What people like you clearly do not understand is the concept of Milankovitch cycles, and the associated CO2 feedback in those cycles. 12,000 years ago the orbital changes of earth around the sun resulted in warming, which was exacerbated by natural CO2 release due to that warming. Without that natural CO2 release, the earth would have cooled much faster. But that stopped about 6,000 years ago. We are currently in a ‘cooling’ phase of the Milankovitch cycles, and the earth should thus be COOLING, not warming.

Use your brain, Darren, and try to learn something about Milankovitch cycles, CO2 feedback, and how the current period is completely anomalous.

Zeebe’s paper, “Carbon dioxide forcing alone insufficient to explain Palaeocene–Eocene Thermal Maximum warming” is included because up to 89% of the observed warming in the time period studied cannot be explained by CO2 forcing. The paper explicitly mentions that other forcings would have to account for the discrepancy,

“If the temperature reconstructions are correct, then …forcings other than atmospheric CO2 caused a major portion of the PETM warming.”

Obviously for the skeptic argument it would be some other forcing not higher CO2 climate sensitivity.

is if you take the lowest climate sensitivity.

And yes, the ‘skeptics’ will just say “see, another forcing!” without telling us which one that could be. For the PETM it is obvious we are rather limited in our knowledge of the forcings at that time. For the present day, we are not nearly so unknowing.

And AGW proponents will always claim a different CO2 forcing no matter what the evidence shows. That paper can clearly support skeptic arguments.


This list is not fully exhaustive, but we would like to acknowledge
the support of the following funders (in alphabetical order):

British Council,
British Petroleum,
Broom’s Barn Sugar Beet Research Centre,
Central Electricity Generating Board,
Centre for Environment,
Fisheries and Aquaculture Science (CEFAS),
Commercial Union,
Commission of European Communities (CEC, often referred to now as
Council for the Central Laboratory of the Research Councils (CCLRC),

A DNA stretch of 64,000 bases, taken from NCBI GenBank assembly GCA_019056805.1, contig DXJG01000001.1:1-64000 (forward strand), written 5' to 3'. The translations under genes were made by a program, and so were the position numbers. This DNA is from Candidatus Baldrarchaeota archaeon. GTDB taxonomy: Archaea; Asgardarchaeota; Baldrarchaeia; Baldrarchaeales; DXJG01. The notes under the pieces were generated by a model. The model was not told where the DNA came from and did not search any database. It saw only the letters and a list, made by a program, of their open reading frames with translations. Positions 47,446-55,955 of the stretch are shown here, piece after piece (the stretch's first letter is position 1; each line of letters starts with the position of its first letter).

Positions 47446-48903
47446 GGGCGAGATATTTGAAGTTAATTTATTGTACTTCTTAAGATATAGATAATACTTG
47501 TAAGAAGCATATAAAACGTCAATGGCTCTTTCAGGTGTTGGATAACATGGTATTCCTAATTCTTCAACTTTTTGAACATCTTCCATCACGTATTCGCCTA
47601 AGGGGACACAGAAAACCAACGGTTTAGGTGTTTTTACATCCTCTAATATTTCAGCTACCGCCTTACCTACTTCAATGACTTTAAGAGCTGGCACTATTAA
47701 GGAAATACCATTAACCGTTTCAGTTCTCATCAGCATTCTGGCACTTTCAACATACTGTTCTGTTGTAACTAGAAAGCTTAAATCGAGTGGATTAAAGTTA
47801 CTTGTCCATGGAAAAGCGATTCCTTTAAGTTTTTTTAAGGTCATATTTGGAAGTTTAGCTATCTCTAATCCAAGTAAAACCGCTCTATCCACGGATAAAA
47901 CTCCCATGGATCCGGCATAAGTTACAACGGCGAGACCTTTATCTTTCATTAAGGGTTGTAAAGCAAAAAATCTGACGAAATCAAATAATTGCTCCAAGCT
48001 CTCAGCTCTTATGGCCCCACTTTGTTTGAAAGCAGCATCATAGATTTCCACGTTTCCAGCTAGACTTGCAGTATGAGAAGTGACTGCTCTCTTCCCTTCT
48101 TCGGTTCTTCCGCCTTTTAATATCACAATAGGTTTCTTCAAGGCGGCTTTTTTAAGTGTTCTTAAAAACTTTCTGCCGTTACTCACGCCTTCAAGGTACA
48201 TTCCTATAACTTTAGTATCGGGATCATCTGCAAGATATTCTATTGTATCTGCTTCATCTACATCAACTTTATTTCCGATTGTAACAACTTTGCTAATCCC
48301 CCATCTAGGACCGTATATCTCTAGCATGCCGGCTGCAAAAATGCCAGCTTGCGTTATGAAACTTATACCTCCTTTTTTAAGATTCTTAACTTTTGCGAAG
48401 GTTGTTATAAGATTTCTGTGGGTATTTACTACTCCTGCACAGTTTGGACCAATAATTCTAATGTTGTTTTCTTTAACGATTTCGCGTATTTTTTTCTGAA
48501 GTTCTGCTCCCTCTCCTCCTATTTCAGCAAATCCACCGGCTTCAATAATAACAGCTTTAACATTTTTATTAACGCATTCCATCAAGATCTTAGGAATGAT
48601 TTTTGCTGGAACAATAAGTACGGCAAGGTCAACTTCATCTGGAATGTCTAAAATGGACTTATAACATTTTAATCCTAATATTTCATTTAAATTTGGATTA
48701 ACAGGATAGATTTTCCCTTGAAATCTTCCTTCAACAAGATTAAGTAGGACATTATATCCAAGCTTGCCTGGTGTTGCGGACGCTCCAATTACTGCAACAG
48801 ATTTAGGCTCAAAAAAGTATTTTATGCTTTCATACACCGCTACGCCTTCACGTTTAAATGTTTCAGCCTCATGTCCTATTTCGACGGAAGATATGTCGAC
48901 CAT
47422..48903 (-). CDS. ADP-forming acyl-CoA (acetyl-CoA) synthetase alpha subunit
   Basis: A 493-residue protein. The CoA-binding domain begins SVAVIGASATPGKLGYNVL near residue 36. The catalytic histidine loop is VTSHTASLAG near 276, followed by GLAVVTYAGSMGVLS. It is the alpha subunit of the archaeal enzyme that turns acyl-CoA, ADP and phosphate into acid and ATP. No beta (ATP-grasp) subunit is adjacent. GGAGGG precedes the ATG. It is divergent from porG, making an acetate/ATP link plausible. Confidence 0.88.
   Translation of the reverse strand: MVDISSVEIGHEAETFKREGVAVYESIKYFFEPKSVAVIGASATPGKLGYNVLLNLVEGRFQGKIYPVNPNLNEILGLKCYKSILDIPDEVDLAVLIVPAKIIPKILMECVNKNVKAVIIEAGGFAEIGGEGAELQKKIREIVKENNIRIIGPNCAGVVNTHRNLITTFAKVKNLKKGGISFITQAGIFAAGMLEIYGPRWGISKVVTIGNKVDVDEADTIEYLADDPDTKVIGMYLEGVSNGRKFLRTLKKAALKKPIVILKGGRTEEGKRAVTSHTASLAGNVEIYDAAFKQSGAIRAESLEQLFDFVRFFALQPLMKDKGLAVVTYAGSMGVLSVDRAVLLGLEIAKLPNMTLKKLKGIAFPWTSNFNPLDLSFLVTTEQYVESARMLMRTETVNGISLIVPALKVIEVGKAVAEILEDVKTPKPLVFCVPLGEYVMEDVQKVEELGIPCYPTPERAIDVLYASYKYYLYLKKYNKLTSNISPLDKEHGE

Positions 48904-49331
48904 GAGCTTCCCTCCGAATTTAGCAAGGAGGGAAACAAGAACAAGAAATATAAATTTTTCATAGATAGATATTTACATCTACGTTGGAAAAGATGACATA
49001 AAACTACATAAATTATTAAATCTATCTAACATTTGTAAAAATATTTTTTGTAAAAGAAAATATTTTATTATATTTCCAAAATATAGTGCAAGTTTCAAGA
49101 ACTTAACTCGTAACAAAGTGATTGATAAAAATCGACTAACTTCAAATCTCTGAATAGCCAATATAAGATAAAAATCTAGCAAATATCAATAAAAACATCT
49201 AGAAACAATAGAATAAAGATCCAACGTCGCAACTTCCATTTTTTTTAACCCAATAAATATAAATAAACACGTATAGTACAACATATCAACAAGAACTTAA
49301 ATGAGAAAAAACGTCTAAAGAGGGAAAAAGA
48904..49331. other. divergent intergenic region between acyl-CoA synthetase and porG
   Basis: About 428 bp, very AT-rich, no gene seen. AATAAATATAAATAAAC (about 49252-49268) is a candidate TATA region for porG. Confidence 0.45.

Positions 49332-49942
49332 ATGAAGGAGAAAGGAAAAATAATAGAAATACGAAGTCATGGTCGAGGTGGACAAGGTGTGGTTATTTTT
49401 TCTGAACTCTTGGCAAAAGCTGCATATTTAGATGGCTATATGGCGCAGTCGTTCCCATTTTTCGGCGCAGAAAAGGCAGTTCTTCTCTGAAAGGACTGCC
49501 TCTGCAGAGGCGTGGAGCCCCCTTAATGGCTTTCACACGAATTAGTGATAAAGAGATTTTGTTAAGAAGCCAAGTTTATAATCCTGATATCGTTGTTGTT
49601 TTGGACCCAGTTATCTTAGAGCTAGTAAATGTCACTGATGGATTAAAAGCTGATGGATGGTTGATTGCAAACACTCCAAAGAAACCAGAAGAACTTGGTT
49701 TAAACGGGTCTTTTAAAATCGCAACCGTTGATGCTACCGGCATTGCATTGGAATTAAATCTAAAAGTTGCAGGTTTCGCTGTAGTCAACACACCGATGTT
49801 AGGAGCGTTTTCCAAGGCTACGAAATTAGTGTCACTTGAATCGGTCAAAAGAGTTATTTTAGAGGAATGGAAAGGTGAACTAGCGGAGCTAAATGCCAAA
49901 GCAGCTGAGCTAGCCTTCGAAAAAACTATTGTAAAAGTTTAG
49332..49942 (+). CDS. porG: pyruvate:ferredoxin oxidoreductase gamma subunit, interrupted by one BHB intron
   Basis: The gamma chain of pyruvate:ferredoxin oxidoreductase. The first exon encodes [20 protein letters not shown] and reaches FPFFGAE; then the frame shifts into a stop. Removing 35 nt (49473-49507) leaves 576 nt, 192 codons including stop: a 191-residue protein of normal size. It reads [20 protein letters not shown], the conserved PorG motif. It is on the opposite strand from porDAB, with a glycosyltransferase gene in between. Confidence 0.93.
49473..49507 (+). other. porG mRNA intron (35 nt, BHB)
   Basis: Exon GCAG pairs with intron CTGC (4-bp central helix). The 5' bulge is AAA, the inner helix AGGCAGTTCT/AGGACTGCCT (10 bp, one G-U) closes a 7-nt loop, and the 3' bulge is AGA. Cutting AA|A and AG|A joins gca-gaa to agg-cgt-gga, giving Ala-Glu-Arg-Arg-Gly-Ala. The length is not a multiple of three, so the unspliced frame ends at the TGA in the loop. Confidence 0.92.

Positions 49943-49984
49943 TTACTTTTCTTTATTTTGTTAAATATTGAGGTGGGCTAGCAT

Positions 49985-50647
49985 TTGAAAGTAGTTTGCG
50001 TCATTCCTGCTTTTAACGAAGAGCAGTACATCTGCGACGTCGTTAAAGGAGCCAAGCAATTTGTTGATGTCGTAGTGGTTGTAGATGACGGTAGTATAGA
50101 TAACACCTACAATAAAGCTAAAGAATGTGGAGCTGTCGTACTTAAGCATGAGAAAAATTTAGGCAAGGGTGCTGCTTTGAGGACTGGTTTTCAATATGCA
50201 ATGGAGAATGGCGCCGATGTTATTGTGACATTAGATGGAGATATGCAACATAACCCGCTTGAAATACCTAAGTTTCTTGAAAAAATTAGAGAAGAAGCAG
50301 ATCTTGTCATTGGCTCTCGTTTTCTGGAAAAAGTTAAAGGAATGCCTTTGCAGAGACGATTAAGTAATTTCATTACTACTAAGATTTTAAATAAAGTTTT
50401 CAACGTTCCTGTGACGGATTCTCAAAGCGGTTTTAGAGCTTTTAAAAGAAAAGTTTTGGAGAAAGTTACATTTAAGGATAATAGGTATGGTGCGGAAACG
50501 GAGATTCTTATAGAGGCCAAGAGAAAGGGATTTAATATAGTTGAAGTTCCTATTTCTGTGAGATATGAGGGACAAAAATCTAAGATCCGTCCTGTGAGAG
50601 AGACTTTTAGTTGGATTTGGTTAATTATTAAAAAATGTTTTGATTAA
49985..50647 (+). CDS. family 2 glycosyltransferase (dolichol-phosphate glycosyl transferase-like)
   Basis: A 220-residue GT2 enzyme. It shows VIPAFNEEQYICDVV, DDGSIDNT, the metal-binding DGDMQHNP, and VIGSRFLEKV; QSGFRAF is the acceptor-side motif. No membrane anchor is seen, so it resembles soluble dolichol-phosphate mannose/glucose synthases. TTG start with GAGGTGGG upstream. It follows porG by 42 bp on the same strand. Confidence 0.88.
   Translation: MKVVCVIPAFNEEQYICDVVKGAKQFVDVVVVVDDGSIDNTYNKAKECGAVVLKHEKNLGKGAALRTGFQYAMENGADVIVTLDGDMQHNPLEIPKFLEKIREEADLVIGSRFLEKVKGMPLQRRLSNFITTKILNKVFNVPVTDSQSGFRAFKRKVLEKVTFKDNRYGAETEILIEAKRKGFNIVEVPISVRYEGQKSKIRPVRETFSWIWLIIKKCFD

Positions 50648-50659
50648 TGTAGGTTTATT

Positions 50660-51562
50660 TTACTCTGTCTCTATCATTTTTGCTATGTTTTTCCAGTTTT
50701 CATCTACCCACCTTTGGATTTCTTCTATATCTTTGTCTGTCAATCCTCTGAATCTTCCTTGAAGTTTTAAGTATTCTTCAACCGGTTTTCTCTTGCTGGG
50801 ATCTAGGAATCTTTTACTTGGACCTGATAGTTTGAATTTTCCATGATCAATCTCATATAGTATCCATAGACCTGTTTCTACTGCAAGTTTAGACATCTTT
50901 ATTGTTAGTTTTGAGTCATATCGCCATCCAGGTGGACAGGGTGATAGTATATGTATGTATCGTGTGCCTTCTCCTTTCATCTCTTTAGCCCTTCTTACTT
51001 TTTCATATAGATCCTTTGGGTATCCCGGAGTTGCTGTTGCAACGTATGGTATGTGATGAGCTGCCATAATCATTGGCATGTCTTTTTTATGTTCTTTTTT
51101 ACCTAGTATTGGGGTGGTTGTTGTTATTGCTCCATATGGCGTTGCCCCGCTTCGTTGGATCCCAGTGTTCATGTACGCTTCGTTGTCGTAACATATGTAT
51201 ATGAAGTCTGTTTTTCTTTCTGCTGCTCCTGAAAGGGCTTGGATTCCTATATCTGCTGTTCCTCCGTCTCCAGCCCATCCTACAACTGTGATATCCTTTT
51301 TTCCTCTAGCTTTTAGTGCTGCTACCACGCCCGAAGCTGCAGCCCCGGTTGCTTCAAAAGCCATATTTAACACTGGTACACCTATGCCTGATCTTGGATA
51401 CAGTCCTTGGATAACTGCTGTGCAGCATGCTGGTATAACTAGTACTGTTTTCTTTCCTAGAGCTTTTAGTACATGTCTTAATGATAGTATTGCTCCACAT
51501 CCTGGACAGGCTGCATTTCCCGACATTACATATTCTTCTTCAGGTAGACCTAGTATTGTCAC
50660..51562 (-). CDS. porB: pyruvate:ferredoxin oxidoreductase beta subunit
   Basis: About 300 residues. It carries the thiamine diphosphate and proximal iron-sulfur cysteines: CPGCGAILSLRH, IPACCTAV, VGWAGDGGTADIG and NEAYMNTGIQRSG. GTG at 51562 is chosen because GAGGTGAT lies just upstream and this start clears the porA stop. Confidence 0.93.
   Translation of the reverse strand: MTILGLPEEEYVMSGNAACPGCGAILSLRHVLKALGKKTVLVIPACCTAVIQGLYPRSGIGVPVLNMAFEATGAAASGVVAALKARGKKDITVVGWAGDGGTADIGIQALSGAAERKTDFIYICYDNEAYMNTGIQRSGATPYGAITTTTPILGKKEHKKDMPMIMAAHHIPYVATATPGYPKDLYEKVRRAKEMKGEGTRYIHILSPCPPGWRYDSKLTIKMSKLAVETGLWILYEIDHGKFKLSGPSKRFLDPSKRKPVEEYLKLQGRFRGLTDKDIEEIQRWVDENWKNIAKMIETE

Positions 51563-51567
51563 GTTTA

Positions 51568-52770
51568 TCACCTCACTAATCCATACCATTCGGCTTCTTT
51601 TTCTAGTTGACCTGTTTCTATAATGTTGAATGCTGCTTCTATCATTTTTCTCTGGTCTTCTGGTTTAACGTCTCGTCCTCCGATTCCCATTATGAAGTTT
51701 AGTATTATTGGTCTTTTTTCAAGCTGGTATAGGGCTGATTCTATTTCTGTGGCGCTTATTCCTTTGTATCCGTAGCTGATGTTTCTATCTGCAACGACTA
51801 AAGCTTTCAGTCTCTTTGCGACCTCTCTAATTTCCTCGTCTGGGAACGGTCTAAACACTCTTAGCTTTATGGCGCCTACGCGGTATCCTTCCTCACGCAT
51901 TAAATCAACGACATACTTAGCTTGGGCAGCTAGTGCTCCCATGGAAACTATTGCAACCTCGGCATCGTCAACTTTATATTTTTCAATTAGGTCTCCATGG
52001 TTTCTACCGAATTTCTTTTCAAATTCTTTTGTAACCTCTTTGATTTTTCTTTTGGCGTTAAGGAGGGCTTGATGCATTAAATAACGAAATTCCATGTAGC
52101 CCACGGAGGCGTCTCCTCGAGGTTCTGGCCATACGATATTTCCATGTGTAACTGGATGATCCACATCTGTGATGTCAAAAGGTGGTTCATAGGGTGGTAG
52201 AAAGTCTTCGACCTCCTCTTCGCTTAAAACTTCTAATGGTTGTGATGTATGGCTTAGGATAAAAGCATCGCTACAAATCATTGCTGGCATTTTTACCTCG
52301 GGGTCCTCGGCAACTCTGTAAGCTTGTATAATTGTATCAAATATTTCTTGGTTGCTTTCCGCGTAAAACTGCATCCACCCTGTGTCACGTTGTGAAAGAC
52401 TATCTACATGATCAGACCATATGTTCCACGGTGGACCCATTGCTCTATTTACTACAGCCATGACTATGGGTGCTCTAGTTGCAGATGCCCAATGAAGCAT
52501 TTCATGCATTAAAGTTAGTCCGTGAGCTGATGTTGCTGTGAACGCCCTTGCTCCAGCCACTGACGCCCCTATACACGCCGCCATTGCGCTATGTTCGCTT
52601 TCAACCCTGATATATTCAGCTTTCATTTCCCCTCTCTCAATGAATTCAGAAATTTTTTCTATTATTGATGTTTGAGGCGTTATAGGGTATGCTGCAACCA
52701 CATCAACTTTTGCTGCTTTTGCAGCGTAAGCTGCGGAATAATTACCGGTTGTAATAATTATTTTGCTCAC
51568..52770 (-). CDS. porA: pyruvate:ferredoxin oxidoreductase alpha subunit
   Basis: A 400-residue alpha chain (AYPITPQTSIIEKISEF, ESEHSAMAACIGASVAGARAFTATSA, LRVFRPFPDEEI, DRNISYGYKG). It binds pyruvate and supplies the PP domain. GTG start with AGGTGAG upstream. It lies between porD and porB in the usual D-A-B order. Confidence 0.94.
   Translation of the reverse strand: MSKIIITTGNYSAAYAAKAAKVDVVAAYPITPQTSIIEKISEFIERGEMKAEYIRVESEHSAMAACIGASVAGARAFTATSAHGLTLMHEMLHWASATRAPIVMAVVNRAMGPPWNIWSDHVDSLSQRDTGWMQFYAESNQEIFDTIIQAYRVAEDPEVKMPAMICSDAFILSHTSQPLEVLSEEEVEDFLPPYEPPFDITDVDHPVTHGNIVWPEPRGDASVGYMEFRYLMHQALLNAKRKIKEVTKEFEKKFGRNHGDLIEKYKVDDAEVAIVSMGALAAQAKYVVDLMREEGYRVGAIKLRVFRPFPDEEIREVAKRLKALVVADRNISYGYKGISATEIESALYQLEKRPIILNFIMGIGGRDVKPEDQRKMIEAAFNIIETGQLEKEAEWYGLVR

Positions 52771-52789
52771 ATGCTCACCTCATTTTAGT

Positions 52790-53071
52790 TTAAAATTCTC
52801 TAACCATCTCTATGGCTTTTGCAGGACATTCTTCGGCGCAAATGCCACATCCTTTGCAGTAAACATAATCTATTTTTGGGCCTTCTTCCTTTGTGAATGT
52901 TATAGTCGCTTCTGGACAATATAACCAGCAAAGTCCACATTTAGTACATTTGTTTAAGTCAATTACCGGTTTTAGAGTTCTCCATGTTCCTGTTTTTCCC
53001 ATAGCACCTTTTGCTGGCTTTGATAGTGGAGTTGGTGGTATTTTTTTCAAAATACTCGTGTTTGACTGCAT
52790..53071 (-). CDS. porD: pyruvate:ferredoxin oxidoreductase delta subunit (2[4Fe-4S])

Department of Energy,
Department of the Environment (DETR, now DEFRA),
Department of Health,
Department of Trade and Industry (DTI),
Eastern Electricity,
Engineering and Physical Sciences Research Council (EPSRC),
Environment Agency,
Forestry Commission,
Greenpeace International,
International Institute of Environmental Development (IIED),
Irish Electricity Supply Board,
KFA Germany,
Leverhulme Trust,
Ministry of Agriculture, Fisheries and Food (MAFF),
National Power,
National Rivers Authority,
Natural Environmental Research Council (NERC),
Norwich Union,
Nuclear Installations Inspectorate,
Overseas Development Administration (ODA),
Reinsurance Underwriters and Syndicates,
Royal Society,
Scientific Consultants,
Science and Engineering Research Council (SERC),
Scottish and Northern Ireland Forum for Environmental Research,
Stockholm Environment Agency,
Sultanate of Oman,
Tate and Lyle,
UK Met. Office,
UK Nirex Ltd.,
United Nations Environment Plan (UNEP),
United States Department of Energy,
United States Environmental Protection Agency,
Wolfson Foundation
and the World Wildlife Fund for Nature (WWF).

Thanks for that, matthu. In case readers dont realise, this is a list of funders for Hadley Climate Research Unit (CRU) at the University of East Anglia. BP and Shell are among the more notable contributors.

Like our host says, there is “no substitute for research that is free of fossil fuel industry bias”

Hoist by their own petard…


Because you guys have failed to note for what purpose those funds were used. They were not used in an orchestrated disinformation and anti-science campaign for goodness sakes. One only has to go to the CRU to expose the “skeptics” cherry-picking, failing to provide context and distorting the facts, again– you guys are truly shameless:

“From the late 1970s through to the collapse of oil prices in the late 1980s, CRU received a series of contracts from BP to provide data and advice concerning their exploration operations in the Arctic marginal seas. Working closely with BP’s Cold Regions Group, CRU staff developed a set of detailed sea-ice atlases, covering estimates of data quality and climate variability as well as standard climatological means, and a series of reports on specific issues, such as navigation capabilities through the Canadian Archipelago.”

While you have failed on every level,